I will admit that when I first made the switch, I used various plant-based powders mixed into smoothies. I was figuring out what to do but now I don’t buy that stuff. The only supplements I take are B12, just in case, and D.
So what do I eat now? I have a fairly simple diet and I’m still a picky eater but here are some standards:
Oatmeal with raisins, chia, flax, and hemp. Just add hot water but sometimes I get a green tea from Starbucks and use that with a little coconut sugar or maple syrup.
Smoothie with banana, avocado, spinach, kale, broccoli and carrot, mixed berries, chia, flax, hemp, ginger. I make a white, hibiscus, and red tea mix with lemon that I use for the liquid part of the smoothie.
Bean burrito that I copied from Taco Time. I even buy their little containers of hot sauce. Lately, I have been sprinkling chia and flax on the beans. It’s pretty good.
Indian food like chana masala, vegetarian samosa, rice, dahl (or dal?).
Some salads as long as they don’t have weird things in them, like bell peppers.
Apples, oranges, dried fruit.
Nuts and seeds – brazil, pistachio, almond, sunflower, pumpkin (plus the chia and flax noted above).
Something we call chipotle dinner that we ripped off from Chipotle. Black beans, cilantro lime rice, and safritas (sp?) which is a tofu tomato sauce mix. Mouth watering. Some people add gaucamole, salsa and lettuce but why ruin a good thing?
Avocado (sushi) roll with ginger and wasabi (this is totally new to me).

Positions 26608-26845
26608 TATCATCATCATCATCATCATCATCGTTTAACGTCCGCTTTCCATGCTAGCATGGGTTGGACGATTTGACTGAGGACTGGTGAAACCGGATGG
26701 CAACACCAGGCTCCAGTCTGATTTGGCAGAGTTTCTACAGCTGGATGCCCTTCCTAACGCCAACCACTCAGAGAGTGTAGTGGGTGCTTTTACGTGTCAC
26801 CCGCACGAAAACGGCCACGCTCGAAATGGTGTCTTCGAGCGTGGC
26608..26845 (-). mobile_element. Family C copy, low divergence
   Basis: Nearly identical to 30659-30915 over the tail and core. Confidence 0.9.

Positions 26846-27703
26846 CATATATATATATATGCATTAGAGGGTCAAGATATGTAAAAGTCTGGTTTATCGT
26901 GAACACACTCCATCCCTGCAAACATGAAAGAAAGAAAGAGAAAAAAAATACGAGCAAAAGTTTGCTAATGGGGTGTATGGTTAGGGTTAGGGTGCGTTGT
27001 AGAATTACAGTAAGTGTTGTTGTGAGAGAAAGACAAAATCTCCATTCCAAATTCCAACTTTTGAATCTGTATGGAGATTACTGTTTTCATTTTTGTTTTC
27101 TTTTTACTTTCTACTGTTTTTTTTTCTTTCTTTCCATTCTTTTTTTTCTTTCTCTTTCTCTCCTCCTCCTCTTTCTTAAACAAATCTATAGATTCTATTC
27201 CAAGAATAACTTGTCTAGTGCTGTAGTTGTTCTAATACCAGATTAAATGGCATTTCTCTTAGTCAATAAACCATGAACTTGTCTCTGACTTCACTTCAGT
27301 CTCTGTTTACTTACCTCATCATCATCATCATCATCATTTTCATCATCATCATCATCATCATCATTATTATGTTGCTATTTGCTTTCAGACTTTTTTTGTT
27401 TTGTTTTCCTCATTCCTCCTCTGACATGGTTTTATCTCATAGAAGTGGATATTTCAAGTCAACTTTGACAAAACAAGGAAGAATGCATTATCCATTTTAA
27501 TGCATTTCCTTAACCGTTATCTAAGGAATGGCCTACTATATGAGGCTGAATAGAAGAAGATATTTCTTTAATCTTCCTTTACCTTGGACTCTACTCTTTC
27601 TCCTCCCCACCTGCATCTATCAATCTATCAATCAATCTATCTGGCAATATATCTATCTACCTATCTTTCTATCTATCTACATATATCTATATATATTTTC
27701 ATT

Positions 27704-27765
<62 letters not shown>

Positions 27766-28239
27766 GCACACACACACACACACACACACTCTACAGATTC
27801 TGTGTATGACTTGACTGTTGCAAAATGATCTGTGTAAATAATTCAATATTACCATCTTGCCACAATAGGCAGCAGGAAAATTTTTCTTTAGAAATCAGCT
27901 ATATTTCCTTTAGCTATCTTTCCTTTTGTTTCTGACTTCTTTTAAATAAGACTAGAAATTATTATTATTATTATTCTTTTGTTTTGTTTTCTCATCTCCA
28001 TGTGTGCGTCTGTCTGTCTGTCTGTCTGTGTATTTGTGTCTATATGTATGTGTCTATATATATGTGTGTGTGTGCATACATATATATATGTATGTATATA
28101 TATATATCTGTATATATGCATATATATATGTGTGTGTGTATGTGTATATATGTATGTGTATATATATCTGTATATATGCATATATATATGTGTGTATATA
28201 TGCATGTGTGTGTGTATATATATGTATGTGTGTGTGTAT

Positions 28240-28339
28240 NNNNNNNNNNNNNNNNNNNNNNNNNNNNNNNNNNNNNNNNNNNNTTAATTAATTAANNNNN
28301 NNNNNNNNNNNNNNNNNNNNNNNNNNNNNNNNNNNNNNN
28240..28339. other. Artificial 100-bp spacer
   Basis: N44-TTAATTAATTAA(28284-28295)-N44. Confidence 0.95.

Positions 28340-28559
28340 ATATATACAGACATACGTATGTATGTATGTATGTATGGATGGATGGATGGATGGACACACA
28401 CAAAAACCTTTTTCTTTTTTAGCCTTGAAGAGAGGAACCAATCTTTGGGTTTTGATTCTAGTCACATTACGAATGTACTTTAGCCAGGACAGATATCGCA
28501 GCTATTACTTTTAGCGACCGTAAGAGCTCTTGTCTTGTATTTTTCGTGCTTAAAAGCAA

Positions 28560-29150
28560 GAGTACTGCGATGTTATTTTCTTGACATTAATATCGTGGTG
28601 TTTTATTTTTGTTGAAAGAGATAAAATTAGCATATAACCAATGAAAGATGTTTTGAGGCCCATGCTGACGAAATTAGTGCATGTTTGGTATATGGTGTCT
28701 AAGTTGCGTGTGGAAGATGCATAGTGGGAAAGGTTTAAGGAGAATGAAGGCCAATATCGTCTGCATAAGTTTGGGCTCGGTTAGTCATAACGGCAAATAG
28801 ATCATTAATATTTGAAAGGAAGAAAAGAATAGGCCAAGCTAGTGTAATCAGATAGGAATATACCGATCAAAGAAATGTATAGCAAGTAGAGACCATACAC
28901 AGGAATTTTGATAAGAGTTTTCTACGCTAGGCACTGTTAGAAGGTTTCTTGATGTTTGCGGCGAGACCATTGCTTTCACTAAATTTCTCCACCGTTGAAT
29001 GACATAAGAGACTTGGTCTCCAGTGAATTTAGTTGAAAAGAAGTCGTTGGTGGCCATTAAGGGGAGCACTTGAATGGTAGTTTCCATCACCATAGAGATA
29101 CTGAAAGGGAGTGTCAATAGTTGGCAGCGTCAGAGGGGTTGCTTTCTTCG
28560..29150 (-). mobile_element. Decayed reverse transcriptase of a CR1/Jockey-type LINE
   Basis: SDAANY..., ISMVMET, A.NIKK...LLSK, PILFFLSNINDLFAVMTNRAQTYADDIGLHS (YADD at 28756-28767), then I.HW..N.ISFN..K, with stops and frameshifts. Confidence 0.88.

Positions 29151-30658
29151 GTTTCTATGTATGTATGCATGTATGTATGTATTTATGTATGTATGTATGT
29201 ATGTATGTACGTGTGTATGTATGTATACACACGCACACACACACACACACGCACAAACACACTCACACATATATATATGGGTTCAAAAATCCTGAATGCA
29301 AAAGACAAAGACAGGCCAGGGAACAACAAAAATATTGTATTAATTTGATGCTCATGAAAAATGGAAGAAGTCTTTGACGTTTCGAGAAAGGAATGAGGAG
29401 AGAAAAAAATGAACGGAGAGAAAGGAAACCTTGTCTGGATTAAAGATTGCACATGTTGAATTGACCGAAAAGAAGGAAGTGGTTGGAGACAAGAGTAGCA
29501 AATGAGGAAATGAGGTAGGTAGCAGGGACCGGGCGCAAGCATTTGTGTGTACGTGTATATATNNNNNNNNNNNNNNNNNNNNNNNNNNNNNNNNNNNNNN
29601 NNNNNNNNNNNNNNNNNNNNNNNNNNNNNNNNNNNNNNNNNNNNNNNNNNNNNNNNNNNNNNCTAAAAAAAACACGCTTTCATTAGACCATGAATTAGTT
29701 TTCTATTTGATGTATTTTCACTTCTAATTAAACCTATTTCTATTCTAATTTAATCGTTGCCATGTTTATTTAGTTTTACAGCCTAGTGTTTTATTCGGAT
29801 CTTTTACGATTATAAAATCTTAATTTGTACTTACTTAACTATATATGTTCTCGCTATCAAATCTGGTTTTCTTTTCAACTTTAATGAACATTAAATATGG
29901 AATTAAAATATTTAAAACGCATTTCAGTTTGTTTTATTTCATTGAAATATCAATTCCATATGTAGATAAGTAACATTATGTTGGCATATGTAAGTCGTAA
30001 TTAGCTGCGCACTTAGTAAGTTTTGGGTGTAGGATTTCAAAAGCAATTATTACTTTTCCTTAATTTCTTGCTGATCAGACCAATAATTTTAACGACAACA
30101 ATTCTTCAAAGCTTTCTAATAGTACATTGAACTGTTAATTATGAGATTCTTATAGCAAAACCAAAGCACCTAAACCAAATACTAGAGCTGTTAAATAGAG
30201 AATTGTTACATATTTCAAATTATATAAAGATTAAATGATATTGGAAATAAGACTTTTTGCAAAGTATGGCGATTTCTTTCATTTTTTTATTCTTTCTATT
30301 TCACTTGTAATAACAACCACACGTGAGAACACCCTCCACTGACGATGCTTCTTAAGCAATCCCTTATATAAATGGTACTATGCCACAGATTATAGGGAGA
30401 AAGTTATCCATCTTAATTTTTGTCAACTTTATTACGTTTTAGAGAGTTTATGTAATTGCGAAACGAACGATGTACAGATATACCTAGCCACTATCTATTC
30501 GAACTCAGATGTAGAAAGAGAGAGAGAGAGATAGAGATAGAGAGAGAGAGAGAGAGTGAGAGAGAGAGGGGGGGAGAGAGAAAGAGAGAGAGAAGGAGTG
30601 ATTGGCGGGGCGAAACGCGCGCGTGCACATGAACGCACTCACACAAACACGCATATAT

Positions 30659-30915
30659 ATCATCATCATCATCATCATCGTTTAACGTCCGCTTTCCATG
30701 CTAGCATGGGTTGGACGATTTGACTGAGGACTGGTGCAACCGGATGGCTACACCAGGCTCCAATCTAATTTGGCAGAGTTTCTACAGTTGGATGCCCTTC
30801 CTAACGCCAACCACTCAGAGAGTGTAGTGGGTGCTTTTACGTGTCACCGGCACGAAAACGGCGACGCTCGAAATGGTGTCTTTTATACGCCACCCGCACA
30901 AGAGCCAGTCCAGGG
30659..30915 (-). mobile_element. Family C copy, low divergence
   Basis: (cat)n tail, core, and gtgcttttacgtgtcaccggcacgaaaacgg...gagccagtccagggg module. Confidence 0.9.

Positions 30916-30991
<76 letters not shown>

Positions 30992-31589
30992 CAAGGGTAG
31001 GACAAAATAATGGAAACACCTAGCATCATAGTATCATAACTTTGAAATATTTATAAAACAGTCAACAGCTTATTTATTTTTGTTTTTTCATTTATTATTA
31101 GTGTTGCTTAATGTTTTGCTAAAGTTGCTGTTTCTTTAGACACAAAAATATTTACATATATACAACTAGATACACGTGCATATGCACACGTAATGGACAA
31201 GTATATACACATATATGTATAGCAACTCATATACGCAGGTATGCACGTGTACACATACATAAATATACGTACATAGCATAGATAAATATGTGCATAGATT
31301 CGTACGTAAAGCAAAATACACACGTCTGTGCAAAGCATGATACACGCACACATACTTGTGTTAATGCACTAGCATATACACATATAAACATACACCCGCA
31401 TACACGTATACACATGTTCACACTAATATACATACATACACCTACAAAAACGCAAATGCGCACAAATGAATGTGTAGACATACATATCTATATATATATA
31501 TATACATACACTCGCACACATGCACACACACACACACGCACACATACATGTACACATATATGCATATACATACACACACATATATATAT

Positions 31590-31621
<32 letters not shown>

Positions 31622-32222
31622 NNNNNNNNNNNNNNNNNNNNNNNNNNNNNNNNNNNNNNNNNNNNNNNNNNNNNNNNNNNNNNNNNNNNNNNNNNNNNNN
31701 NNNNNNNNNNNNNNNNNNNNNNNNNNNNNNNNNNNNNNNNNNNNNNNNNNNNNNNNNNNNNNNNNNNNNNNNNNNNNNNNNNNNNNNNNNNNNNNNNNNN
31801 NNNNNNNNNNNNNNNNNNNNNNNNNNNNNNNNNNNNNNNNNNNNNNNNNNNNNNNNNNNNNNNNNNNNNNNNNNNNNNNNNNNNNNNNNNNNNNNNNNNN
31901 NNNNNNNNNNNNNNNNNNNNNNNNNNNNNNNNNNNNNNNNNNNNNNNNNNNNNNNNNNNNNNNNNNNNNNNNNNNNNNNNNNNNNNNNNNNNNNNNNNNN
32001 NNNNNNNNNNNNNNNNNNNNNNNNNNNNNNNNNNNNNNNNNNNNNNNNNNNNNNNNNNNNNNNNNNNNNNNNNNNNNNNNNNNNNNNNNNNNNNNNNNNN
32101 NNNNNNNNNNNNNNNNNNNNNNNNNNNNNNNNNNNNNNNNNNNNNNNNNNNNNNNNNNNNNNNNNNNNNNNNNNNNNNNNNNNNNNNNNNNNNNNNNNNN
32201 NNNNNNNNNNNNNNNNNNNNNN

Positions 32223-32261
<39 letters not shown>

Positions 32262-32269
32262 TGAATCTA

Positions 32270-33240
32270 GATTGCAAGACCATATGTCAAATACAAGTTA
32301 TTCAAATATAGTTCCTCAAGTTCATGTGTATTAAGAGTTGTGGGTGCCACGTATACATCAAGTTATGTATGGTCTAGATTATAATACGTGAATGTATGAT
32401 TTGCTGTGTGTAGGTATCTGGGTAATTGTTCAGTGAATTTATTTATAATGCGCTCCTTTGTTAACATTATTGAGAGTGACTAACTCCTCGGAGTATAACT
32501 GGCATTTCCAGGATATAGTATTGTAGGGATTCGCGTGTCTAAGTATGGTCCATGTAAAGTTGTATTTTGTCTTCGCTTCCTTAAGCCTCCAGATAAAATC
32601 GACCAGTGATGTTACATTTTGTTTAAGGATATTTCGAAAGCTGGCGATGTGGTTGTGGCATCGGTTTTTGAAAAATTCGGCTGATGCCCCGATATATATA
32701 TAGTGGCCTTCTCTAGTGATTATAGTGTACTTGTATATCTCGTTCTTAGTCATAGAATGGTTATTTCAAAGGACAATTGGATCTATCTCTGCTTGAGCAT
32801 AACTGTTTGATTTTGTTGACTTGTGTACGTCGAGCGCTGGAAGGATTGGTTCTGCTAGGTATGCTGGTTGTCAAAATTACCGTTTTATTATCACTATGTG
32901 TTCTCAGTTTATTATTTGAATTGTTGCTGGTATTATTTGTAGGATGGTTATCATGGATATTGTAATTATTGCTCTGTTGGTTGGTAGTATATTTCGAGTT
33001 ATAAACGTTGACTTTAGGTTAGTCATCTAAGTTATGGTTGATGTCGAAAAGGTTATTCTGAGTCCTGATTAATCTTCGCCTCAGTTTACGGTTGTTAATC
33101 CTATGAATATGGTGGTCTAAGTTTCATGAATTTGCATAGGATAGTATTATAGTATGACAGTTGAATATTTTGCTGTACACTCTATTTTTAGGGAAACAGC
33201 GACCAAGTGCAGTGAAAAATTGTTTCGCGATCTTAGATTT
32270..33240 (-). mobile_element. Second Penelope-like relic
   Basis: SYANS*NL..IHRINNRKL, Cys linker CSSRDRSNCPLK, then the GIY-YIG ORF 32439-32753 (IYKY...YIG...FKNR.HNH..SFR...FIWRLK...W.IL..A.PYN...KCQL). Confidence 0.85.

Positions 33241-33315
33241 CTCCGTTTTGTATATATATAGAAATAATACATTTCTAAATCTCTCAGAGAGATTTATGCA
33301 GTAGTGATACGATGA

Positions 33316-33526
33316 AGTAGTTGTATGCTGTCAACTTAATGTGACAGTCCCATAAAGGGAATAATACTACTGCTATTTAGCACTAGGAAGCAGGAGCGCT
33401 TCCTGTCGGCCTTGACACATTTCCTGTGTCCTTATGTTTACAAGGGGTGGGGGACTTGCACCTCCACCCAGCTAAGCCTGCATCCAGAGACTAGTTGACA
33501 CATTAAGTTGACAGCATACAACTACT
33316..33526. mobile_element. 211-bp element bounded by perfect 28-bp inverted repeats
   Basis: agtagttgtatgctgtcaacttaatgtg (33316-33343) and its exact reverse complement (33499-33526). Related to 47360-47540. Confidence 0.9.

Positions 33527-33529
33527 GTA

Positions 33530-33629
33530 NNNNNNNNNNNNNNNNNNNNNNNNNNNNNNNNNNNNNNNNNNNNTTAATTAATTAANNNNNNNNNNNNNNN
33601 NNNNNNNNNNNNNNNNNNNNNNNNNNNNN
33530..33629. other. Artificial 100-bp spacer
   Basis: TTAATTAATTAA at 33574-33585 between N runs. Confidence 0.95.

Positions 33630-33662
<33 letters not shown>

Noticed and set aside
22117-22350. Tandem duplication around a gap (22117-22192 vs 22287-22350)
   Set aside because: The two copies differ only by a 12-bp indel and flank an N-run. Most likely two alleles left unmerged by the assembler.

There is a local vegetarian Vietnamese place called The Veggie Garden that makes “beef” and broccoli that is incredible. They also make a lemon “chicken” that’s so good I could eat the whole thing. That place is dangerous to my waistline…
Spaghetti with a homemade sauce and sometimes meatless meatballs* that are really good. Otherwise it’s just pasta and sauce.
Baked/roasted potatoes. Of course. I also have a weakness for french fries especially those from Red Robin.
*I try not to eat too many of the meat substitute products as I’m trying to keep the processed food to a minimum.
01 Wednesday Feb 2017
Posted health, Observations, recoveryin
As part of my health and wellness journey, also know as “the keep Brad sane plan,” I check in with physiotherapists, chiropractors, and massage therapists and ask them to perform their magic on me. Since moving to our new location, I have become a patient, and dare I say friend, of Dr. Shenaigh Newman (on Twitter @drshenaigh) a chiropractor who practices at ChiroCare Centre in Edmonton.
I tease Dr. Newman about being my witch doctor but I have really appreciated her help with a handful of injuries I have had. I like how she’s patient focused, doesn’t take herself too seriously, and she laughs at my jokes. Recently, I had the crazy idea that I would interview her about being healthy and share her answers with all of you so that we can both become internet famous.
These are the last five of ten questions. You should read the first five if you missed them.